Home | The Athenry Journal (1995–2004) | Magazine | Chronicle | Education, Entertainment, Writing
It happened one Saturday. A telephone call from the hospital that sent both me and my brother running to the car, speeding down the road toward the city. The nurse who had watched over our mother for the past six months told us it was a matter of time now, and she had something important to tell us.
Both my brother and I knew what that was. The question of who was to receive the inheritance had never been discussed by us, for one simple reason, my brother and I didn’t talk, ever. It stemmed from our childhood, when the usual boyhood competition had spiralled into an argument never resolved between us. You’re wondering how something from childhood could stop us brothers speaking for twenty years aren’t you?
I knew, in my own mind, that I hadn’t a hope of getting the inheritance. Of that I was convinced, the man beside me confidently guiding the car around the twists and turns of the narrow road was, without a doubt, about to add to his considerable wealth.
He had always led a charmed life. He’d been through more tight spots, dangerous places, dicey corners that I cared to count. He’d escaped inescapable doom, cheated destiny and had always come out richer, wiser and the winner. In school, he’d talk his way out of any trouble and still have a perfect record behind him. He’d have the choice of the most beautiful women, whenever he wanted. In fact, he had everything. The boyish goods looks, the beautiful wife, cute kids, high powered, high paid job, – the life that suited him.
And me? Well, you could say luck was a scarce commodity for me. I was the short, fat one with the glasses. In school, teachers would frown at my results and say “why can’t you be like your brother?” At home, I was nagged and peeked to be like him. He had it all and I had nothing.
I hated him. His smug attitude to life, his total self-confidence – there was just something about him which attracted everyone and repelled me. I watched his meteoric rise with envious eyes, bitter and hateful, sulking in the unfairness of it all. The gulf between us grew and wasn’t bridged even at my father’s funeral. We kept a careful distance from each other. He stood in his expensive suit, and I watched courteous behind them. What further infuriated me was that he knew how I felt and accepted it, knowing why I was that way. His maturity drove me even further away from him. Isolated, bitter and vengeful I was on my own, while he had a warm family.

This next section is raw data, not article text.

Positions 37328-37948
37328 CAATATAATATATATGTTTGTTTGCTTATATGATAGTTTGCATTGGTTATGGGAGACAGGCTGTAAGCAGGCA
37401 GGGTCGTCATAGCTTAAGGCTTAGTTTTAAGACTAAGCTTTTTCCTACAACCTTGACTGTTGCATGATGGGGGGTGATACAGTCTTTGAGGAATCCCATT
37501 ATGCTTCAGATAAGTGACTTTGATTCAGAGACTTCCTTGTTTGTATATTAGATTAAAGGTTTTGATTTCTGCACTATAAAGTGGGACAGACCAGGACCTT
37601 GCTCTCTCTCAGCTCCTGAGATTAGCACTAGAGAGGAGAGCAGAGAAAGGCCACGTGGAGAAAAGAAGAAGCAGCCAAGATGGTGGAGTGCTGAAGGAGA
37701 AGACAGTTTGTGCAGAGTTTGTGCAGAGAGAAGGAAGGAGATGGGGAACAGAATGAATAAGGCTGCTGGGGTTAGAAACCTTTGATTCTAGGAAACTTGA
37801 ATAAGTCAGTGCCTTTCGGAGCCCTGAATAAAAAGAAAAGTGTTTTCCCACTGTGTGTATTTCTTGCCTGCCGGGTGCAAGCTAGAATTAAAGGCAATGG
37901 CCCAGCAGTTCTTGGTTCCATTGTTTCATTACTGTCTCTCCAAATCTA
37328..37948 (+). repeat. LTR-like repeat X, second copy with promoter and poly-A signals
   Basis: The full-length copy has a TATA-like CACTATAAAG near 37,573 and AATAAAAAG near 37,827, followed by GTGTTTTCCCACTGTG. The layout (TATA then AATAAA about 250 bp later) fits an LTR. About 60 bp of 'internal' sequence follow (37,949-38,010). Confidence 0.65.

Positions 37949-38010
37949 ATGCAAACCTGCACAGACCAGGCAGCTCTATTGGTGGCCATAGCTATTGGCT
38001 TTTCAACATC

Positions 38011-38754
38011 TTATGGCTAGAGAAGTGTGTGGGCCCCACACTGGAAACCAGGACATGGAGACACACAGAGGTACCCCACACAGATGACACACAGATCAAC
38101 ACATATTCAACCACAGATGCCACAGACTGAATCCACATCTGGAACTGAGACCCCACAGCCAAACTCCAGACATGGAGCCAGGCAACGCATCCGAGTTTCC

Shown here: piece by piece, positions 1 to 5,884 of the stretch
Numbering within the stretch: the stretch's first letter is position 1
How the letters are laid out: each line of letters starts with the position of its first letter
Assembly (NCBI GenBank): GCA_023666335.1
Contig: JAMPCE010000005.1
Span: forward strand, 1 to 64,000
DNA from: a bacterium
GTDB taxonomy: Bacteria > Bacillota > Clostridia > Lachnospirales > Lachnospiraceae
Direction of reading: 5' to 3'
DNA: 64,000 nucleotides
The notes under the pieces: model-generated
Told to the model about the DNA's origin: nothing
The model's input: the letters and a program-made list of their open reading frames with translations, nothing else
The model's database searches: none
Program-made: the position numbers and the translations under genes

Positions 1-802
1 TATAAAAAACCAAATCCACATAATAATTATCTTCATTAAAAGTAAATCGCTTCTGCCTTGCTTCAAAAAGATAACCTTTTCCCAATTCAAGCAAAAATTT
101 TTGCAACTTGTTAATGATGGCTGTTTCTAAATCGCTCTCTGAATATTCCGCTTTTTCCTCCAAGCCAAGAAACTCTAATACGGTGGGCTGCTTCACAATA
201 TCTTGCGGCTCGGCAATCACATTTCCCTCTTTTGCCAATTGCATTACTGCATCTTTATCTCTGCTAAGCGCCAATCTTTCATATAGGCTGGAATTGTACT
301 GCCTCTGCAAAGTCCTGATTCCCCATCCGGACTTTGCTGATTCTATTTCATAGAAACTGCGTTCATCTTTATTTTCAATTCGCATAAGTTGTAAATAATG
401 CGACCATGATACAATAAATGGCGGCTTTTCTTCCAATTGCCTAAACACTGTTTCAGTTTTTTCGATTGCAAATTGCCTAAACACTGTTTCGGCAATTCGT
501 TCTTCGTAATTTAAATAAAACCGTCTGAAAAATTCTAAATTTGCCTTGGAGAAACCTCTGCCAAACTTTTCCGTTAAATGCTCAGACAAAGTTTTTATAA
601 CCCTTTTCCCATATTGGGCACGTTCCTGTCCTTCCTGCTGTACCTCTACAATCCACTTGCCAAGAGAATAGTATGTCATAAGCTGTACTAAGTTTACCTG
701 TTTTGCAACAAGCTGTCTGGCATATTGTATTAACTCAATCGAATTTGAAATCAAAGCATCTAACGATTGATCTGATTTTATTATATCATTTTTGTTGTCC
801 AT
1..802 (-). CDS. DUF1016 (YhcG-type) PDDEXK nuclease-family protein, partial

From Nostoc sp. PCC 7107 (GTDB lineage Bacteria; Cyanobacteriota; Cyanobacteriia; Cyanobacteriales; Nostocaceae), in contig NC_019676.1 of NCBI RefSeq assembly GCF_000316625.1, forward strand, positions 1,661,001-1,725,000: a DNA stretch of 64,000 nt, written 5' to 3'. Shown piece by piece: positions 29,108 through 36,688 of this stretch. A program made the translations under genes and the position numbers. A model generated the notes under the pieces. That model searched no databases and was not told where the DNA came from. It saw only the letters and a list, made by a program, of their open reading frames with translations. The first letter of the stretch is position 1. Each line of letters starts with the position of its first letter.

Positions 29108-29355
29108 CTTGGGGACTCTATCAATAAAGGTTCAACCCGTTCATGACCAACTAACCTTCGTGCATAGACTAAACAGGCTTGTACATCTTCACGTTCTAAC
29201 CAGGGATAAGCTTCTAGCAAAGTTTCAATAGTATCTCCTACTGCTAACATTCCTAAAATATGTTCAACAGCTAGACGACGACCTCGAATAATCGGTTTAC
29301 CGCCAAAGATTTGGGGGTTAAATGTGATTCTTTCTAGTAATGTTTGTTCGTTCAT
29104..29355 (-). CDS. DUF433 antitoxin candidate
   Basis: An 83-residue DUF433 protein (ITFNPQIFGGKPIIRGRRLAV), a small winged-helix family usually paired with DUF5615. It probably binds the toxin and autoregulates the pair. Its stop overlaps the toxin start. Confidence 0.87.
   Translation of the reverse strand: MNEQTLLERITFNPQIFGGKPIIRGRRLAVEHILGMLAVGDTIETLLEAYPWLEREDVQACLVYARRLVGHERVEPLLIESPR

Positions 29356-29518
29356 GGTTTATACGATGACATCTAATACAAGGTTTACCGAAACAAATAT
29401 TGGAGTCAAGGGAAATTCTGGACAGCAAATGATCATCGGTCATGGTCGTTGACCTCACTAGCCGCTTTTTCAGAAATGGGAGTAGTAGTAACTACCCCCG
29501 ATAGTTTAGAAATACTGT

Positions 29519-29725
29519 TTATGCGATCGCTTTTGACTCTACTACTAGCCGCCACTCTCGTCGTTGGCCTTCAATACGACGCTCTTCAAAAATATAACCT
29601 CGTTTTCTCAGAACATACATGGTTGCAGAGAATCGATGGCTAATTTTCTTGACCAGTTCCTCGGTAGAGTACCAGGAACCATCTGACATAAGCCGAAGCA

There was a terrible frosty silence between us in the car. We were travelling fast, the countryside ﬂashing past in a blur, when we rounded that fateful corner and saw what looked like the end for us. A lorry was parked across the road, its driver kneeling, examining a wheel. I froze in shock. “John!” I shouted at him, panicking.
Looking at him, I could almost hear his brain working, his agile mind plotting and planning as the car hurtled towards the lorry. In a second, he’d made his decision and acted on it. He swung the wheel over, guiding the car toward the ditch. I saw what he was trying to do. A gap, no wider than the car lay between the lorry and the wall. I refused to believe it “You’re not, are you?” He nodded. “But it’s impossible!” I exploded “You’ll never ……. ..mean, you can’t!”
But John was never a good judge of what he couldn’t do. My pessimistic little mind was screaming pessimistic thoughts at me. We were going to smash straight into that lorry and be crushed, and as I was reaching for pen and paper to write my last will and testament, he pressed the brake gently giving just enough power for the car to sweep into the gap, ride up the ditch and come skidding out the far side untouched.
The astonishment, at being alive, came first. How did we survive that? Because of John’s driving. Almost straight away I felt angry again. Now he’s a hero, saved both our lives. Just great, I looked over at him. He was sighing with relief, his eyes closed. But I didn’t see anymore. I was too busy pointing out the window and shouting. In a fraction of a second he closed his eyes, a tractor had pulled out in front of us.
There was no time for any fancy or daring plans this time. He woke up and stood on the brakes. The wheels locked and the car spun crazily toward the tractor. It may sound like we had a long time to escape, but it really happened in a fraction of a second. I had a ﬂeeting glimpse of countryside – before the black oblivion swallowed me up.
It was in the papers the next day. “Lady Kelly’s sons in car smash”. Both of Lady Ann Kelly’s sons were involved in a horrific car accident last night when the car they were driving ploughed head on into a tractor. The tractor driver called an ambulance and both men were rushed to the same hospital as their ill mother, but she had passed away seconds before the ambulances arrived.
Her will revealed a surprising departure from tradition – where the oldest son inherits the family wealth and title – when Lady Kelly left her entire wealth and assets to her younger son, Bernard, but due to his horrific death in the collision, all inheritance passes on to his brother, John.
Some people have all the luck.
Written by Bernard Kelly
Published here 20 Mar 2023 and originally published Easter 1998
The Athenry Journal
The Athenry Journal was founded and edited by Finbarr O’Regan (and later Conrad… Here some recent records:
A View of Athenry from the Outside – Christmas 2001
Athenry Pastoral Council – Christmas 2001
Schools Hurling and Camogie – May 1997
ContributeMany thanks to all our writers, researchers and contributors who have made this collation of writing a meaningful historical record. If you would like to add an article, news, thoughts, opinions, photos or anything else to the Athenry.org Library please contact our Editor, Finbarr O’Regan at: email@example.com